The Architecture of Open Source Applications

Battle for Wesnoth

Richard Shimooka and David White

Programming tends to be considered a straightforward problem solving activity; a developer has a requirement and codes a solution. Beauty is often judged on the technical implementation's elegance or effectiveness; this book is replete with excellent examples. Yet beyond its immediate computing functions, code can have a profound effect on people's lives. It can inspire people to participate and create new content. Unfortunately, serious barriers exist that prevent individuals from participating in a project.

Most programming languages require significant technical expertise to utilize, which is out of reach for many. In addition, enhancing the accessibility of code is technically difficult and is not necessary for many programs. It rarely translates into neat coding scripts or clever programming solutions. Achieving accessibility requires considerable forethought in project and program design, which often runs counter-intuitive to normal programming standards. Moreover most projects rely upon an established staff of skilled professionals that are expected to operate at a reasonably high level. They do not require additional programming resources. Thus, code accessibility becomes an afterthought, if considered at all.

Our project, the Battle for Wesnoth, attempted to address this issue from its origins. The program is a turn-based fantasy strategy game, produced in an open source model based on a GPL2 license. It has been a moderate success, with over four million downloads at the time of this writing. While this is an impressive metric, we believe the real beauty of our project is the development model that allowed a band of volunteers from widely different skill levels to interact in a productive way.

Enhancing accessibility was not a vague objective set by developers, it was viewed as essential for the project's survival. Wesnoth's open source approach meant that the project could not immediately expect large numbers of highly skilled developers. Making the project accessible to a wide a number of contributors, with varying skill levels, would ensure its long-term viability.

Our developers attempted to lay the foundations for broadening accessibility right from its earliest iteration. This would have undeniable consequences for all aspect of the programming architecture. Major decisions were made largely with this objective in mind. This chapter will provide an in-depth examination of our program with a focus on the efforts to increase accessibility.

The first part of this chapter offers a general overview of the project's programming, covering its language, dependencies and architecture. The second part will focus on Wesnoth's unique data storage language, known as Wesnoth Markup Language (WML). It will explain the specific functions of WML, with a particular emphasis on its effects on in-game units. The next section covers multiplayer implementation and external programs. The chapter will end with some concluding observations on our structure and the challenges of broadening participation.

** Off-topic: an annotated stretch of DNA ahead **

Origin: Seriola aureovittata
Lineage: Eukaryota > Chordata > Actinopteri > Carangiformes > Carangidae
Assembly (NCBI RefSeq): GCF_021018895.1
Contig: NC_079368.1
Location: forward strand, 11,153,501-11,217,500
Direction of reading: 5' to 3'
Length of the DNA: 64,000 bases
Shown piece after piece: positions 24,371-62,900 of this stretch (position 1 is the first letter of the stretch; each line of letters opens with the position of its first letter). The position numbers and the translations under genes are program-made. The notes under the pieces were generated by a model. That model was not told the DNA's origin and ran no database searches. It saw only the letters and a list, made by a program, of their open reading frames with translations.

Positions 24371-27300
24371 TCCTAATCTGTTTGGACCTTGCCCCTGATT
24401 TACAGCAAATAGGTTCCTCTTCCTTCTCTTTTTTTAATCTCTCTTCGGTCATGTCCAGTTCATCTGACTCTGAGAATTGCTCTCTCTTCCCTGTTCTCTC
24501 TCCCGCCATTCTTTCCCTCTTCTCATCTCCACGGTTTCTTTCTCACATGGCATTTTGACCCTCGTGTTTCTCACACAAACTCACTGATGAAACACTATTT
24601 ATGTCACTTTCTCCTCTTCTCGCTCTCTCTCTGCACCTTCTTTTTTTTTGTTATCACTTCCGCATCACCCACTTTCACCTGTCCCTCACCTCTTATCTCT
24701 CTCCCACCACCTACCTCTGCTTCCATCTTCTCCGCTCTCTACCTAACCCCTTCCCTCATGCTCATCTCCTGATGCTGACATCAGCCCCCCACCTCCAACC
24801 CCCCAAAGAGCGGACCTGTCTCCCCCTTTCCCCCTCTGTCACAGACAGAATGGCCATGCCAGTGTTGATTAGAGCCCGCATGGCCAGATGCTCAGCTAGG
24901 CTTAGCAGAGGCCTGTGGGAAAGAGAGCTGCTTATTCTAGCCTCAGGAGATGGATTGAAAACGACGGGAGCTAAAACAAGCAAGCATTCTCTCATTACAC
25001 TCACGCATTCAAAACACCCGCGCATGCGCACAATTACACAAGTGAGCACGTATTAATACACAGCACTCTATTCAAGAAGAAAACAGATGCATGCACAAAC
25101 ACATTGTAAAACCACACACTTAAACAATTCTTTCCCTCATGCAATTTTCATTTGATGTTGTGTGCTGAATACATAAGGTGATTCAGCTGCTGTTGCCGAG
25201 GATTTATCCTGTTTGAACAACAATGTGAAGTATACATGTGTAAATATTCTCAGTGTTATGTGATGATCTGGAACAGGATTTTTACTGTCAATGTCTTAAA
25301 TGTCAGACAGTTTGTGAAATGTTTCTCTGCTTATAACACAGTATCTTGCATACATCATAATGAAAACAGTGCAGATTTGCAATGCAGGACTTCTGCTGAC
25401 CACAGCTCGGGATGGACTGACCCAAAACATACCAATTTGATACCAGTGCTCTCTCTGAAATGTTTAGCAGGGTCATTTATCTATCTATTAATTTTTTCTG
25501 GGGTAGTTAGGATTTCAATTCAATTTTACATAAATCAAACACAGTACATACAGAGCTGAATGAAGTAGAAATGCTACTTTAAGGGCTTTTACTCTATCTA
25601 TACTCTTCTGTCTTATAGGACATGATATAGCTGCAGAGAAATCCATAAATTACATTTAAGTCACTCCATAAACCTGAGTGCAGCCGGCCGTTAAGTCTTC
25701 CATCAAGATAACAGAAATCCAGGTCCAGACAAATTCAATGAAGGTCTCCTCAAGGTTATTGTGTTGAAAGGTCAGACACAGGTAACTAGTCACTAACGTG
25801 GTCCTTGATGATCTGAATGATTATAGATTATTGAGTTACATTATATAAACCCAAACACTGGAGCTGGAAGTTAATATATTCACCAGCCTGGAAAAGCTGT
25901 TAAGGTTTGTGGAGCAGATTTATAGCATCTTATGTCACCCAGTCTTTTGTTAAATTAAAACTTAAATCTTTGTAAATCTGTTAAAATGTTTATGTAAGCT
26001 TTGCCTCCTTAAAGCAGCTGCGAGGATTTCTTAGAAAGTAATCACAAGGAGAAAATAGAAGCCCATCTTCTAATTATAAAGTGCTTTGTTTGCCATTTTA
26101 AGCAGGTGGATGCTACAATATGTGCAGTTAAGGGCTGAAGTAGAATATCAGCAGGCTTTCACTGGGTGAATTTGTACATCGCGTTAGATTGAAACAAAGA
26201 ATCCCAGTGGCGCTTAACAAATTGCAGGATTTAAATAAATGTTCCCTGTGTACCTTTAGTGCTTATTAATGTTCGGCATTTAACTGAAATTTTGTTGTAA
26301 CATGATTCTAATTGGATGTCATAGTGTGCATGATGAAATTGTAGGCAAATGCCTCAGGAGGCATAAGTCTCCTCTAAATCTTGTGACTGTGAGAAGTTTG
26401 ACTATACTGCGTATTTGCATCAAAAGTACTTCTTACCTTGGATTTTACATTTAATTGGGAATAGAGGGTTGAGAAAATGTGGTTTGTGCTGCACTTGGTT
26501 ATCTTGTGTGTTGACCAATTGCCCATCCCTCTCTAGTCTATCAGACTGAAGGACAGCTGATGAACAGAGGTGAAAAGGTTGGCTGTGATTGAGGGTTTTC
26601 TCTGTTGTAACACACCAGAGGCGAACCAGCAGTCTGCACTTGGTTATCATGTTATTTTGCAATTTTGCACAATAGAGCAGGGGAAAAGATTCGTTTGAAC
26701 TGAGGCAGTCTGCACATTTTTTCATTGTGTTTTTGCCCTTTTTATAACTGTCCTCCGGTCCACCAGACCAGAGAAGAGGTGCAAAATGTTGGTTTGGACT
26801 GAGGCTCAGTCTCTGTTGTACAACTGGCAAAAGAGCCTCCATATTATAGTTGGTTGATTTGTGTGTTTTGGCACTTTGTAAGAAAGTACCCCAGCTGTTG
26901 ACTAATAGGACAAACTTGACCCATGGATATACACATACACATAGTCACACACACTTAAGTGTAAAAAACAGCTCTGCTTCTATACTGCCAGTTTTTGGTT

25.1. Project Overview

Wesnoth's core engine is written in C++, totalling around 200,000 lines at the time of this publication. This represents the core game engine, approximately half of the code base without any content. The program also allows in game content to be defined in a unique data language known as Wesnoth Markup Language (WML). The game ships with another 250,000 lines of WML code. The proportion has shifted over the project's existence. As the program matured, game content that was hardcoded in C++ has increasingly been rewritten so that WML can be used to define its operation. Figure 25.1 gives a rough picture of the program's architecture; green areas are maintained by Wesnoth developers, while white areas are external dependencies.

[Program Architecture]

Figure 25.1: Program Architecture

Overall, the project attempts to minimize dependencies in most cases so as to maximize the portability of the application. This has the added benefit of reducing the program's complexity, and decreases the need for developers to learn the nuances of a large number of third party APIs. At the same time, the prudent use of some dependencies can actually achieve the same effect. For example, Wesnoth uses the Simple Directmedia Layer (SDL) for video, I/O and event handling. It was chosen because it is easy to use and provides a common I/O interface across many platforms. This allows it to be portable to a wide array of platforms, rather than the alternative of coding to specific APIs on different platforms. This comes at a price however; it is harder to take advantage of some platform specific features. SDL also has an accompanying family of libraries that are used by Wesnoth for various purposes:

  • SDL_Mixer for audio and sound
  • SDL_Image for loading PNG and other image formats
  • SDL_Net for network I/O

Additionally, Wesnoth uses several other libraries: